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Editor's Comments on 'Stories on a Whiteboard'

 , February 24, 2017

When I first read Jacobs’ “Stories on a Whiteboard,” I was frustrated. The patient unfairly “trapped/beneath a vast and oppressive sea,” robbed of a voice by the inhuman tubes and beeping machines meant to sustain life, remains voiceless throughout the poem itself: we hear the patient’s “tales” paraphrased by the narrator, and the final “two simple words” are left unwritten, remaining only a suggestion. I longed for more access and resented the narrator for standing between me and the patient’s experience.

But I realized this silencing is unavoidable: just as an intubated patient is left muted by the ventilator, so are all of our patients muted by our memories and recollections of them. Each stanza begins with an act from the narrator, either “remembering,” “looking,” or “wondering.” I am reminded over and over again as a reader that I will never meet this patient and that my access to their story is through the narrator, just as most of the patient stories I encounter in my medical career are presented to me by colleagues and not the patients themselves.

For the most part, this second-hand storytelling serves its purpose of teaching illness scripts and jump-starting conversations about pathophysiology. But what about the more unspeakable parts of medicine? For example, we can only ever guess at the “unseen tempest” patients in the ICU must weather; how could we possibly fathom the struggling desire for peace and simultaneous desperate hope for more time if we ourselves are not experiencing it? Even if our patients could speak clearly, even if we could always know the “pitch” and “cadence” of their voices, how could we grasp the full weight of their words? At times it seems as though there is an uncrossable ocean between us.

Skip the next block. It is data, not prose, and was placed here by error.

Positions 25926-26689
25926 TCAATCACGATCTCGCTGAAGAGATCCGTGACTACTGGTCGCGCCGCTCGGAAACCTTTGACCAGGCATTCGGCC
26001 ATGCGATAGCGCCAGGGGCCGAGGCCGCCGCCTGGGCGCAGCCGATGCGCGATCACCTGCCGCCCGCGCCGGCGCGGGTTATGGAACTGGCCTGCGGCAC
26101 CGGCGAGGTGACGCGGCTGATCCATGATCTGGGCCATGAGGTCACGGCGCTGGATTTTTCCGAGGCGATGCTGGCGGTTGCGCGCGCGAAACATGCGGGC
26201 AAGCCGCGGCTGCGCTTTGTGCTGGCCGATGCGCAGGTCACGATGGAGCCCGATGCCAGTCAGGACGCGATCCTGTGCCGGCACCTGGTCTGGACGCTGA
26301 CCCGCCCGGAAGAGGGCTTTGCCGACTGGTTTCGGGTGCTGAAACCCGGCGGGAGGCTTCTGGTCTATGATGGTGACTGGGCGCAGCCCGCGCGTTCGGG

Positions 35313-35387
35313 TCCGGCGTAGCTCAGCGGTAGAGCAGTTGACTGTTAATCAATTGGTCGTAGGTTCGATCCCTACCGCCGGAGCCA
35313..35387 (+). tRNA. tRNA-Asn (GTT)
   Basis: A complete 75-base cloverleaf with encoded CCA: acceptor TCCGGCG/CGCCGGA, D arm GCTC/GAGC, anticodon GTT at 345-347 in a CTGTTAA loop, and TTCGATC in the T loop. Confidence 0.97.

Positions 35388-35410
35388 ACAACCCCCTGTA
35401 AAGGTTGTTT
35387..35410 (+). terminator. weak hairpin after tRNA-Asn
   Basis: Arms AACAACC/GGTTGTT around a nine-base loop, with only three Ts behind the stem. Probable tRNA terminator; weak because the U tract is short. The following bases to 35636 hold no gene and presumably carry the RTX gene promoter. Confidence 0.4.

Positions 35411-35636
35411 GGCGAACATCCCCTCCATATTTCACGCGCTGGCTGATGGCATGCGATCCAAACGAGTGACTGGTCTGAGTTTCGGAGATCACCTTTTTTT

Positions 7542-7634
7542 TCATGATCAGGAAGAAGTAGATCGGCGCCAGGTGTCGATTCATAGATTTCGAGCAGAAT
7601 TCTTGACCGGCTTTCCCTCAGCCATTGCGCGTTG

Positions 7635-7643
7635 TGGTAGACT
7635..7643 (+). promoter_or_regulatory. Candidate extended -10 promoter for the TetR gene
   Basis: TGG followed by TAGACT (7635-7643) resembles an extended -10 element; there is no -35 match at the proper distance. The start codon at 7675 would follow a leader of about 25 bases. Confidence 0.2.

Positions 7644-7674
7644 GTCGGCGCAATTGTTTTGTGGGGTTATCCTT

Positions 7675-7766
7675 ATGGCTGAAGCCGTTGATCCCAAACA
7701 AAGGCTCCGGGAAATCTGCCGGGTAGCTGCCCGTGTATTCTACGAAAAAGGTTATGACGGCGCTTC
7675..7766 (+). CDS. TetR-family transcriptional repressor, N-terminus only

But this is where Jacobs’ piece really got me. In the poem, the narrator holds up a whiteboard for the patient to express their “inner turmoil.” Ruminating on this image, I have come to realize that Jacobs’ poem is itself a whiteboard. It is through these written words, potentially scribbled as a draft in a “cramped and scrawling hand,” that the narrator is able to express and explore his own inner turmoil. Yes, we may not be able to fully imagine the struggle of our patients, but we have to try. In writing and reflecting on our patients, attempting to give (our memories of) them voices, we in turn engage with the difficult questions that confront them (and us) daily. Here, Jacobs explores the heartbreaking work of letting go at the end of life. In doing so, he has inspired me to continue to work to understand this heartbreak and the unfathomable experiences of countless other patients, some of whom I have met and some of whom I will hear about from others. His poem also reminds me that this work is difficult. That this work is frightening. That this work is illuminating, empowering, and essential. All at once.

Mara Feingold-Link